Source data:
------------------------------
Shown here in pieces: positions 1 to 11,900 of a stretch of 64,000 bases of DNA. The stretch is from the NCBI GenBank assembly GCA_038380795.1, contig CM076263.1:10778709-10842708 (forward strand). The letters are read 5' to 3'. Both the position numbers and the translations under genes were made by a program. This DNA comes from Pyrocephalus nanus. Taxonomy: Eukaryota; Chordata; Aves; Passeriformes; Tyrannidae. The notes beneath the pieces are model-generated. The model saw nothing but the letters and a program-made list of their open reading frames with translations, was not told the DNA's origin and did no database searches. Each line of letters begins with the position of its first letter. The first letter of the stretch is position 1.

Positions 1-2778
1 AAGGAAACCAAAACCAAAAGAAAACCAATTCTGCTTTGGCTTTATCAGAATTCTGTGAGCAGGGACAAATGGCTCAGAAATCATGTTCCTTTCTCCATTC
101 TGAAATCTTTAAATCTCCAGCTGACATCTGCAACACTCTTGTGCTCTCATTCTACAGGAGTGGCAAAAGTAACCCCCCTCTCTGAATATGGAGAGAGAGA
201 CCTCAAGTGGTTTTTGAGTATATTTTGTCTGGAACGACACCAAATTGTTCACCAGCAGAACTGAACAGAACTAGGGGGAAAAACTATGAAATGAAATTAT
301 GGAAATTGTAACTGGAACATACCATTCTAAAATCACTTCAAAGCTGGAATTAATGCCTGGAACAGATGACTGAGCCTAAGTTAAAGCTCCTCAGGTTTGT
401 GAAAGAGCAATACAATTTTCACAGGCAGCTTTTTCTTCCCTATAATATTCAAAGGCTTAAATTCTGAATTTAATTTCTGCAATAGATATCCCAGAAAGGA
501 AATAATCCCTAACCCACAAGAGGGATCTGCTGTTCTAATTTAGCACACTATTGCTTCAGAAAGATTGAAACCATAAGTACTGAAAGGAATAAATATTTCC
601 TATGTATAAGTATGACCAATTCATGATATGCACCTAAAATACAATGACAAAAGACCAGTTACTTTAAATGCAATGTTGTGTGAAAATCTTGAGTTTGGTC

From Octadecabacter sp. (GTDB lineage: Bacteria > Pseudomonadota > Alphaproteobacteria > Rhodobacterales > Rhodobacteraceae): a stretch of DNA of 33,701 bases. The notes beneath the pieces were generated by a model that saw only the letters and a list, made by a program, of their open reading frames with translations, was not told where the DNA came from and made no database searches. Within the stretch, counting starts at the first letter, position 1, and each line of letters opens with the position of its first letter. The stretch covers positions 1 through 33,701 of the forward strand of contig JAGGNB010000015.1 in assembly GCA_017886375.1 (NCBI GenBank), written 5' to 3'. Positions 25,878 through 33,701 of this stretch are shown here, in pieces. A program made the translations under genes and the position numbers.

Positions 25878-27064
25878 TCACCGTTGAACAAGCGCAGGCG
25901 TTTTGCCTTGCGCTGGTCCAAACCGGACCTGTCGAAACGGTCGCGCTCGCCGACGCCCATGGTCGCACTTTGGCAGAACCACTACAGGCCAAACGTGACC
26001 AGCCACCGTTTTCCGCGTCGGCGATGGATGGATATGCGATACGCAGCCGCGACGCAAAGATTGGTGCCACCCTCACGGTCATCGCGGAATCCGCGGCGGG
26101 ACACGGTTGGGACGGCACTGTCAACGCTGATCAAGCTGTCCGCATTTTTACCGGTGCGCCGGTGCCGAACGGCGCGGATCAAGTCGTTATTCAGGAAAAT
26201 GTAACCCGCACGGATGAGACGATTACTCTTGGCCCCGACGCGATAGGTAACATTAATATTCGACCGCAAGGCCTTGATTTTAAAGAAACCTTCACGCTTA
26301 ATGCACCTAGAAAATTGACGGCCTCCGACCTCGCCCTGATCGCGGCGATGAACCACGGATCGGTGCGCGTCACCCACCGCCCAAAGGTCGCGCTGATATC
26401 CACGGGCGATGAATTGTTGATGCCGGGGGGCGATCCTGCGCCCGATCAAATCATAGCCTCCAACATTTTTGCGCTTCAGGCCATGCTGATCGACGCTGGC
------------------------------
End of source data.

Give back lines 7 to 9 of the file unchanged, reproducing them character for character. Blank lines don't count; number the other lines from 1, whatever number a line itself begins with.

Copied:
401 GAAAGAGCAATACAATTTTCACAGGCAGCTTTTTCTTCCCTATAATATTCAAAGGCTTAAATTCTGAATTTAATTTCTGCAATAGATATCCCAGAAAGGA
501 AATAATCCCTAACCCACAAGAGGGATCTGCTGTTCTAATTTAGCACACTATTGCTTCAGAAAGATTGAAACCATAAGTACTGAAAGGAATAAATATTTCC
601 TATGTATAAGTATGACCAATTCATGATATGCACCTAAAATACAATGACAAAAGACCAGTTACTTTAAATGCAATGTTGTGTGAAAATCTTGAGTTTGGTC